The Rundown: It’s been almost 20 years since River ended its back-to-back-to-back run atop our rankings in 1999. But that doesn’t mean the West Side burb of more than 20,000 had lost any luster. Sure, Avon is booming, Westlake glistens with the spit-shine of Crocker Park and Lakewood has refined its hipster vibes, but folks still clamor for that friendly Rocky River address. “When I walk around here, I can’t go anywhere without seeing someone that I know,” says Liz Manning, executive director of the Rocky River Chamber of Commerce. With great schools, a housing market hot enough to get that river water boiling — and oh yeah, have we mentioned the yoga-on-a-paddleboard place? — Rocky River is once again at the top of our list.
2017 Total Home Sales: 316
2017 Median Home Sale Price: $264,000
Education Ranking: 3
Safety Ranking: 52
The Vitals: Rocky River wins big for two reasons — schools (No. 3) and the housing market. The consistently excellent Rocky River City School District has ranked among our top 3 in education since 2012. Good schools also make River a smart buy, with a median home sale price of $264,000, an increase of 33 percent from five years ago and about 29 percent from 10 years ago. This year shows no signs of cooling either, with average days on the market for new listings even down from last year. “Things are selling fast,” says Sue Hustek, manager of the Rocky River Howard Hanna office.
What to Do: One waterway? Try two. With the Lake Erie shoreline and the Rocky River inside the city, locals go gaga over outdoor activities from fishing to boating. And these days, they’re raving about the newest craze: “Paddleboarding is so big right now,” says Hustek. In addition to lessons for beginners, Nalu Standup Paddle & Surf offers paddleboard yoga classes on the Rocky River and Lake Erie. For a little less intensity, every warm Thursday during summer, Nalu also organizes Paddles & Pints, an evening of paddleboarding with, you guessed it, a tipple at a River watering hole afterward. “[Rocky River] is vibrant in the spring and summer and people don’t stop until snow starts flying,” says Hustek.
The Hangout: Established by Herb Brugh in 1963, Herb’s Tavern cuts across generations. When Kim Berry, Brugh’s daughter, took over the business four years ago, she emphasized a more farm-to-table approach, using about 80 percent local ingredients including Lake Erie perch. Long-timers swear by Herb’s secret recipe burgers, made with a house-made bloody mary mix. It’s so good a husband and wife, who had just been discharged from Fairview Hospital with their newborn, stopped on the way home for a Herb Burger with peanut butter. “We’ve got newborns,” says Berry, “and my oldest client is 105 years old.”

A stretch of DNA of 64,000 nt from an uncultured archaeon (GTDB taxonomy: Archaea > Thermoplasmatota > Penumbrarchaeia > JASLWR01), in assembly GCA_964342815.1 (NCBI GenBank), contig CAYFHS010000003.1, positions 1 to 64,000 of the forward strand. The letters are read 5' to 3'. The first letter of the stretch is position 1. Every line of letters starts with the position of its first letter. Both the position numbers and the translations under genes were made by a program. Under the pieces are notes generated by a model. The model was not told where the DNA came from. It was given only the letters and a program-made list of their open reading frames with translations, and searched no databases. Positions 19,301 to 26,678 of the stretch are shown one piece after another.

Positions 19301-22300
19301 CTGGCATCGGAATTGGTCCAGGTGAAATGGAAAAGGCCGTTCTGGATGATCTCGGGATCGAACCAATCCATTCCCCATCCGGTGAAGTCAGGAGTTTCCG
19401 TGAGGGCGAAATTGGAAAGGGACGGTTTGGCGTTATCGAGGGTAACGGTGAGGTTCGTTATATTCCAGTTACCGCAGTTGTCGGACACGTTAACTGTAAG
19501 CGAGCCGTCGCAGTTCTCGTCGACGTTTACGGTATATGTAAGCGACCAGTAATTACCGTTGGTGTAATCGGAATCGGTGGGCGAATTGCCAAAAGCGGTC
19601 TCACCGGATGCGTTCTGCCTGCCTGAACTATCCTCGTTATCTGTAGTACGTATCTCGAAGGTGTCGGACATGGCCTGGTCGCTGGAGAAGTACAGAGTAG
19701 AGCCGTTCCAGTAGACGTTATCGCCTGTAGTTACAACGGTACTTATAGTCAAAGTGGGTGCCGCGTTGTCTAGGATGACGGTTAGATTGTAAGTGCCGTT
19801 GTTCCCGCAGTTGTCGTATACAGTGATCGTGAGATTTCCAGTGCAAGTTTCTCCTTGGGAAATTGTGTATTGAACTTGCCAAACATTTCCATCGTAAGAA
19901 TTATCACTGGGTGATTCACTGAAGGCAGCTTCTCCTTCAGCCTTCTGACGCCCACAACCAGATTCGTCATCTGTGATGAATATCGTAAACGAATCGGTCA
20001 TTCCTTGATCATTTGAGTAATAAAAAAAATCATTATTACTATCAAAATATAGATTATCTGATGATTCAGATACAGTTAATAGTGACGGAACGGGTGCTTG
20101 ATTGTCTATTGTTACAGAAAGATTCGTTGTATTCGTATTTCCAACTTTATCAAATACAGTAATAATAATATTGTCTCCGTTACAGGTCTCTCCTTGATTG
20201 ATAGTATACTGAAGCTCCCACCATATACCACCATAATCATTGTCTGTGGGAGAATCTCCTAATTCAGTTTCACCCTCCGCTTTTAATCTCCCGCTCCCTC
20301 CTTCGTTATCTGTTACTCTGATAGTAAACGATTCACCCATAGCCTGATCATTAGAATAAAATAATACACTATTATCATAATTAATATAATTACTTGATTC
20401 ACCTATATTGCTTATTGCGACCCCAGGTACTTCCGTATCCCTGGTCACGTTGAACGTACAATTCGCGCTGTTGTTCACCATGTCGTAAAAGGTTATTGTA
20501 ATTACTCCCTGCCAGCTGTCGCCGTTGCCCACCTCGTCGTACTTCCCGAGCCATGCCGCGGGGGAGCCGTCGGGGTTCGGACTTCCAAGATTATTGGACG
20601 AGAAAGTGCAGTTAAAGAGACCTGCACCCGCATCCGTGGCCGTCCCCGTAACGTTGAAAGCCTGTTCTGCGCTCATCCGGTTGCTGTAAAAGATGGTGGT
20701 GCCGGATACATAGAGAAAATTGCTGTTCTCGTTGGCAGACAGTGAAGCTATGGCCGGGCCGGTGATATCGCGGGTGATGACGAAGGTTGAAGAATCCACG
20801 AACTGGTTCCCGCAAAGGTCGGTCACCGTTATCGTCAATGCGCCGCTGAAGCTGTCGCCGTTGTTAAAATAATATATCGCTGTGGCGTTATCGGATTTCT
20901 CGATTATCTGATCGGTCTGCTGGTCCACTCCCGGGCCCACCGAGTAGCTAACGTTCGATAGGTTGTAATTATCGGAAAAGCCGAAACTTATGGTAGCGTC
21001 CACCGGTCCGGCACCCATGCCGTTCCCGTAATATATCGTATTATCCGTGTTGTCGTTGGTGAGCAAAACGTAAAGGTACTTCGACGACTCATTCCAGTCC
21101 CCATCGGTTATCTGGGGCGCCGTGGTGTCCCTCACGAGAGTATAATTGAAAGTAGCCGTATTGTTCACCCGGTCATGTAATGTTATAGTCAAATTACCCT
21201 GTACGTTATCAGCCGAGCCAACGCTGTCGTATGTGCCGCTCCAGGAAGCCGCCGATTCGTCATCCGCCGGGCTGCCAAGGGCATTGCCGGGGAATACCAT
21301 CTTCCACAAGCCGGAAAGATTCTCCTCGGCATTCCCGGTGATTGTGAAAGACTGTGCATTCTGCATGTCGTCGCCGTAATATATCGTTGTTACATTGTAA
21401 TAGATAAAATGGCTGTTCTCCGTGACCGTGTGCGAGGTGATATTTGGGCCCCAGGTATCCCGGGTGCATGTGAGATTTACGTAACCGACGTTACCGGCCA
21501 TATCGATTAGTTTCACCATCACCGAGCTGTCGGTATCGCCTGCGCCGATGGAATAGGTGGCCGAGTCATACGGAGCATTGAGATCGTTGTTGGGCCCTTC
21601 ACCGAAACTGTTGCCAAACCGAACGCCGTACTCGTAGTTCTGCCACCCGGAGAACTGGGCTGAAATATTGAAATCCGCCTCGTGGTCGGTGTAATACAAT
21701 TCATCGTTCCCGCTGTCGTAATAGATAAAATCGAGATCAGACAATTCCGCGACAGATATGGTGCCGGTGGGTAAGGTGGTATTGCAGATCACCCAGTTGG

Secret Find: Residents call it Tangle Town for a reason. Branching off from Beach Cliff Boulevard in the northern part of town, the streets jumble like a pair of knotted headphone cords. If you get lost, don’t worry, that’s kind of the point. You can peep some of Rocky River’s most gorgeous homes, perched on the cliff over Lake Erie or the Rocky River basin, such as a five-bedroom brick colonial listed for $999,000. And if you tire of craning your neck around those million-dollar mansions, stop by Rocky River Park and head down the staircase to watch the sun set over the lake for yourself.
Talk of the Town: Bradstreet’s Landing, with its 590-foot pier jutting into the lake and a creek teeming with fish nearby, is already bait for Rocky River fishermen. But due to the constant crashing of Lake Erie waves, the lure has taken a beating. So the city is embarking on a $2.4 million renovation to spruce it up, including repairing a 290-foot section of the pier with $350,000 of state funds. More improvements are expected to come later, such as a pavilion with seating, and a cleaned-up creek bed.
Signature Event: A Rocky River summer festival had better deliver on the small-town feels, and the annual Rocky River Days in mid-July does so like crazy, from a fire truck show and bands to bike parades and pony rides. Plus, the Rocky River Chamber of Commerce puts on Taste of River/Buy River at the same time, which brings together 25 to 30 of Rocky River’s area restaurants — think the Woods, Salmon Dave’s Pacific Grille and Bearden’s — for a noshtacular local feast. “It’s just Americana, I really enjoy it,” says Hustek. “Everybody is in the summer vibe.”
Buy It Now: There’s no chance of missing this Rocky River home on a casual drive-by. Built in 1929 with a twin-gabled front and aqua door that instantly catches the eye, it has the feel of a small-town classic outside. It delivers quaintness inside too, with 1,400 square feet of space, hardwood floors and dining room built-ins. Plus, the location is in a hot neighborhood, with the Rocky River Public Library just a block down Riverview Avenue and downtown’s shopping and food around the corner. Listed at $269,900, it has three bedrooms and a low-maintenance lawn. A bedroom tucked into the top floor could be easily transformed into a work-from-home office — perfect for those just starting out or looking to downsize.